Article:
PFM 20 9 - Page 22

A Cuppa Germs!
From mugs and kettles to the tea bag tin and sugar pot, Initial Washroom Hygiene’s swabbing
study finds the workplace tea run can be a bacterial minefield
new study released today by
Initial Washroom Hygiene
reveals that office workers
could be exposing themselves to more
harmful germs than they think during
their daily tea run.
A swabbing study conducted in several
office locations across Britain, found
particularly high levels of microbial
activity on the tins or boxes where tea
bags are kept – recording an average
reading 17 times higher than that of an
average toilet seat. Other culprits of
significant microbiological activity were
fridge door handles, the kettle and the
sugar pot.
Whilst regular cleaning of shared kitchen
facilities in office environments will go a
long way to help with bacterial and viral
contamination, employee behaviour can
also play a part. A survey of 1,000 office
workers conducted by Initial Washroom
Hygiene found that only a third of people
wash a mug before making a cup of tea
for a colleague, and 80% of those
surveyed admitted that they do not
wash their hands before making
someone else’s tea. Being aware of a
mug’s owner is also important – more
than one in 10 have accidently mixed
up mugs on a tea run, with 5% admitting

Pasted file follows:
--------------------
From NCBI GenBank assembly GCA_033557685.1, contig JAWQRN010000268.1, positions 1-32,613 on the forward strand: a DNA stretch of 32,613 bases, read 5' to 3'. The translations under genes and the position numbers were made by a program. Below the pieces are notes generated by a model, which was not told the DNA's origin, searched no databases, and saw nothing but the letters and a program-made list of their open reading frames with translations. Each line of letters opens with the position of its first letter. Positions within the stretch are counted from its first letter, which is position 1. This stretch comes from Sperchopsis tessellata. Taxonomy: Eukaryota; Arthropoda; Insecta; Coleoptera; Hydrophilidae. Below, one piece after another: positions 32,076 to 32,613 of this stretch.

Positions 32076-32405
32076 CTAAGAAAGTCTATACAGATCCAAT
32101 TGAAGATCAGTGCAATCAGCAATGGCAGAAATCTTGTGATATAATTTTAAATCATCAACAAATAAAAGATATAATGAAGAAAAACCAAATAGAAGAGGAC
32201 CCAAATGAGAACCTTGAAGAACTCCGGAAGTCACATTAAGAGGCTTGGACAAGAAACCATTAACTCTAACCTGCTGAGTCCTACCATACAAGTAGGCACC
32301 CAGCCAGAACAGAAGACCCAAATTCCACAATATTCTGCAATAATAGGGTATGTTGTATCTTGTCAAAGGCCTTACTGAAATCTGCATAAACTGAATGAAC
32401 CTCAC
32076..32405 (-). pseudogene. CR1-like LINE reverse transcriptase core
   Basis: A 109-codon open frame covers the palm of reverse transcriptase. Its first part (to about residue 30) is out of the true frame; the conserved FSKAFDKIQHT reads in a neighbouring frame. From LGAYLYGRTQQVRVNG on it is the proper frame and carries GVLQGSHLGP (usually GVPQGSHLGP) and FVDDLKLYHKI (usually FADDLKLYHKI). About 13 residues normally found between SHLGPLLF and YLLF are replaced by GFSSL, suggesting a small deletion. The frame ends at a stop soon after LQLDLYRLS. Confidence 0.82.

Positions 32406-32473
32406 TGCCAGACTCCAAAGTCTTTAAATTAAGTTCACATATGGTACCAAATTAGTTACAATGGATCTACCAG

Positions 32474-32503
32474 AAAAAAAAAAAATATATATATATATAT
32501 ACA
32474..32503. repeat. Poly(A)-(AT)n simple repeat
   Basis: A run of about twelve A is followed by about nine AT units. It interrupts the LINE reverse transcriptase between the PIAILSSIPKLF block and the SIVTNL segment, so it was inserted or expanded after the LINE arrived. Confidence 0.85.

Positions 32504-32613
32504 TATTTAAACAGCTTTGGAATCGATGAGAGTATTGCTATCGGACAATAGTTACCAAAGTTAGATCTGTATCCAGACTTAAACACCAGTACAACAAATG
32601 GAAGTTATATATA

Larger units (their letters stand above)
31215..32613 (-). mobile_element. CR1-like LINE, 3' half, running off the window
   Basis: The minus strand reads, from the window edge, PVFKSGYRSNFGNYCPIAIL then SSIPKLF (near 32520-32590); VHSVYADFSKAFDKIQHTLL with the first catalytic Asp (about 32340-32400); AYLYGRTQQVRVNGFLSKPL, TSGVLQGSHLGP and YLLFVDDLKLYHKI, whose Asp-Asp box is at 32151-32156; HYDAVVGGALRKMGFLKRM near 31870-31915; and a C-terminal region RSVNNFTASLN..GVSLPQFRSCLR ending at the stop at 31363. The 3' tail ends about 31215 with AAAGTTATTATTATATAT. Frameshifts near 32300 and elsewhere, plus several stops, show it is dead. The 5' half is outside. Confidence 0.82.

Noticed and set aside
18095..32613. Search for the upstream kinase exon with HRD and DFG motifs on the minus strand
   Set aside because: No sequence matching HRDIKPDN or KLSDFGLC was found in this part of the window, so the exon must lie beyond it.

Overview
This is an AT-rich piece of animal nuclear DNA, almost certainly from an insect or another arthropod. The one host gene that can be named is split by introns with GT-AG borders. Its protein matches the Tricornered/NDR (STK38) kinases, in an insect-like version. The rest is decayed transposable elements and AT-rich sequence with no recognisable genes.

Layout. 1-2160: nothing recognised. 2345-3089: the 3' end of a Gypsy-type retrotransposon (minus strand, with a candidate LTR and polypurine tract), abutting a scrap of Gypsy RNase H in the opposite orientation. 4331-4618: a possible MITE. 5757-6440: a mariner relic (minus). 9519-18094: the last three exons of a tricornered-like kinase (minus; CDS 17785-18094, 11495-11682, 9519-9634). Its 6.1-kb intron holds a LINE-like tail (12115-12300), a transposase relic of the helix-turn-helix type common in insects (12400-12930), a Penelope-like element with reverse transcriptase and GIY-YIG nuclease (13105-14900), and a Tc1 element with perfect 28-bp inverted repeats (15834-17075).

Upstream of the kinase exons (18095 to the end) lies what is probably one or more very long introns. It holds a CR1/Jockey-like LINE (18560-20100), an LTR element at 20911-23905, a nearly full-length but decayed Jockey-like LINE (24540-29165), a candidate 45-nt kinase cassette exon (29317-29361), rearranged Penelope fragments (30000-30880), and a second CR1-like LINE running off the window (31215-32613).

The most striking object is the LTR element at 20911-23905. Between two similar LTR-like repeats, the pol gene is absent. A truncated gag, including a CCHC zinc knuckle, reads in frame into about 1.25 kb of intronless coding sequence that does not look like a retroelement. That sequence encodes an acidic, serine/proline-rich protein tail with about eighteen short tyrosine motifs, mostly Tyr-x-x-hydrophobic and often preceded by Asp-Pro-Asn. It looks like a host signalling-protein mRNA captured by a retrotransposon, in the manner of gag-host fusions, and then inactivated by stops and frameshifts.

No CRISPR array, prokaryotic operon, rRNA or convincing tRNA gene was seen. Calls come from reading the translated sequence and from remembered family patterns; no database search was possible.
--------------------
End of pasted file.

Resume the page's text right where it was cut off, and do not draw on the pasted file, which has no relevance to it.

to deliberately mixing them up! With the
average microbial ATP (adenosine
triphosphate) reading of a used mug
coming in at 1,746 (more than three
times what is considered to be within a
‘normal’ range), using someone else’s
mug could significantly increase the
chances of cross contamination and the
spread of colds and other viruses in the
These microbiological readings are
typical indicators of poor hygiene, which
can increase the risk of cross
contamination and the spread of colds
and viruses, such as Norovirus, levels
of which tend to increase when winter
sets in as we spend more time indoors.
They were taken using an ATP
bioluminescence reader to measure the
microbiological concentration on the
various surfaces that were swabbed
during the study.
Dr Peter Barratt, Initial Washroom
Hygiene comments: “The tea run can
often become a bit of a minefield, but
few would have thought of it as a


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